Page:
Fact sheet

The impact of the nationwide COVID-19 lockdown on adult New Zealanders' experiences of unwanted digital communications

COVID-19 Online abuse Online harassment Internet Disease management New Zealand

This factsheet presents findings from a study looking at the prevalence of unwanted digital communications in New Zealand during the nationwide COVID-19 lockdown.

Key findings:

  1. This study found a higher prevalence of unwanted digital communications around the time of the nationwide COVID-19 lockdown. Of those who reported receiving unwanted digital communications, 4 in 10 indicated that these experiences occurred in the last three months during and/or after lockdown, just prior to completing this survey.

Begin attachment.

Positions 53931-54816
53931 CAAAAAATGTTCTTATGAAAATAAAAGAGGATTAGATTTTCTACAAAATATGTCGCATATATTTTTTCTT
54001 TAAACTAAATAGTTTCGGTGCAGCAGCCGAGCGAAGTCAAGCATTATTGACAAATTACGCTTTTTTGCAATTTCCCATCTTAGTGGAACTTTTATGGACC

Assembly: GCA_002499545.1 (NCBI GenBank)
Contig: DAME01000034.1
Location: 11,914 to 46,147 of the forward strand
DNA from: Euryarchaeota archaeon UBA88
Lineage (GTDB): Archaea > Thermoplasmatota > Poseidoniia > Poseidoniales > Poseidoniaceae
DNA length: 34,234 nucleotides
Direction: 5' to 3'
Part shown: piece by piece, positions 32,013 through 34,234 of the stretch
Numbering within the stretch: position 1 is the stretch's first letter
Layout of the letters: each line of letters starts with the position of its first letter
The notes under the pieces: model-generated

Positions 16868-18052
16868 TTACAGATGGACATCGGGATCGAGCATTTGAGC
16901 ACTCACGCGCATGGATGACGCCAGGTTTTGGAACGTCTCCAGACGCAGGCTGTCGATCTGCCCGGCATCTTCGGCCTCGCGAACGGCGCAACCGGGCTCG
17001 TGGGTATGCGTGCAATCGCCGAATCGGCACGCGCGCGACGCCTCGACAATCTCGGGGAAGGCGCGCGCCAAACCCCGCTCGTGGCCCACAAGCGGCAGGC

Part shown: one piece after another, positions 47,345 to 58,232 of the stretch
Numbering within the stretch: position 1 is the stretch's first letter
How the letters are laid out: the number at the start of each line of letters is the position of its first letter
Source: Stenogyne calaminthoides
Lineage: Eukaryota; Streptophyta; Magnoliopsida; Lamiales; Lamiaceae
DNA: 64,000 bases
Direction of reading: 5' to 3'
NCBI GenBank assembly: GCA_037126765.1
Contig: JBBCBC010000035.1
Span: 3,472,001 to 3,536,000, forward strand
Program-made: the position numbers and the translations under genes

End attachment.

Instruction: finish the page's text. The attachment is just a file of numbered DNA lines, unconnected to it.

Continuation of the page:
2. Some types of unwanted digital communications were more likely than others to be sent during and/or after lockdown. These involved trying to get the person receiving it to hurt themselves or shared their intimate images or recordings without their permission.
  3. There were demographic differences in the prevalence of unwanted digital communications received during and/or just after the lockdown. Males, 40-49-year-olds, adults with long-term disabilities and those identifying with non-heterosexual orientations were more likely to experience this, while Māori were least likely compared to other ethnicities.
  4. This study has implications for policy, research, and practice in relation to preparedness for supporting people through such high-impact low-frequency events, including potential future iterations of COVID-19 lockdown. This study’s findings suggest that unexpected health and social events, such as the COVID-19 pandemic and compulsory lockdown, are factors that can trigger changes in people’s experiences of online risk from unwanted digital communications.
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